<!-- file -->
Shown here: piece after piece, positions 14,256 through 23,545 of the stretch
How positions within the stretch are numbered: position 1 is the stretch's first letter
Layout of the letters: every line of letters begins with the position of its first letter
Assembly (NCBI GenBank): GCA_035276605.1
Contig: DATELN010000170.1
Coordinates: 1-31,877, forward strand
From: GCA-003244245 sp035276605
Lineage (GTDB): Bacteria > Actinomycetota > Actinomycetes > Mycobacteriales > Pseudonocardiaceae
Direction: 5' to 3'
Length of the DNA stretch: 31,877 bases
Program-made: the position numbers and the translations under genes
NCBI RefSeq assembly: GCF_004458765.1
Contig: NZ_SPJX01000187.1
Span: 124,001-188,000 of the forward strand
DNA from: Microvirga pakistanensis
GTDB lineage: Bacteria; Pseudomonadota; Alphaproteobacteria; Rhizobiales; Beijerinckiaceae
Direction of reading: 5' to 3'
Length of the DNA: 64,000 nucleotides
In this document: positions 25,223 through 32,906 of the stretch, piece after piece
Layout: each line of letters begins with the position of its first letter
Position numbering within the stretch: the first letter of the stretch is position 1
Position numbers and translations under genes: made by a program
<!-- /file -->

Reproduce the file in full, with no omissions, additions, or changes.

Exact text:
Shown here: piece after piece, positions 14,256 through 23,545 of the stretch
How positions within the stretch are numbered: position 1 is the stretch's first letter
Layout of the letters: every line of letters begins with the position of its first letter
Assembly (NCBI GenBank): GCA_035276605.1
Contig: DATELN010000170.1
Coordinates: 1-31,877, forward strand
From: GCA-003244245 sp035276605
Lineage (GTDB): Bacteria > Actinomycetota > Actinomycetes > Mycobacteriales > Pseudonocardiaceae
Direction: 5' to 3'
Length of the DNA stretch: 31,877 bases
Program-made: the position numbers and the translations under genes
NCBI RefSeq assembly: GCF_004458765.1
Contig: NZ_SPJX01000187.1
Span: 124,001-188,000 of the forward strand
DNA from: Microvirga pakistanensis
GTDB lineage: Bacteria; Pseudomonadota; Alphaproteobacteria; Rhizobiales; Beijerinckiaceae
Direction of reading: 5' to 3'
Length of the DNA: 64,000 nucleotides
In this document: positions 25,223 through 32,906 of the stretch, piece after piece
Layout: each line of letters begins with the position of its first letter
Position numbering within the stretch: the first letter of the stretch is position 1
Position numbers and translations under genes: made by a program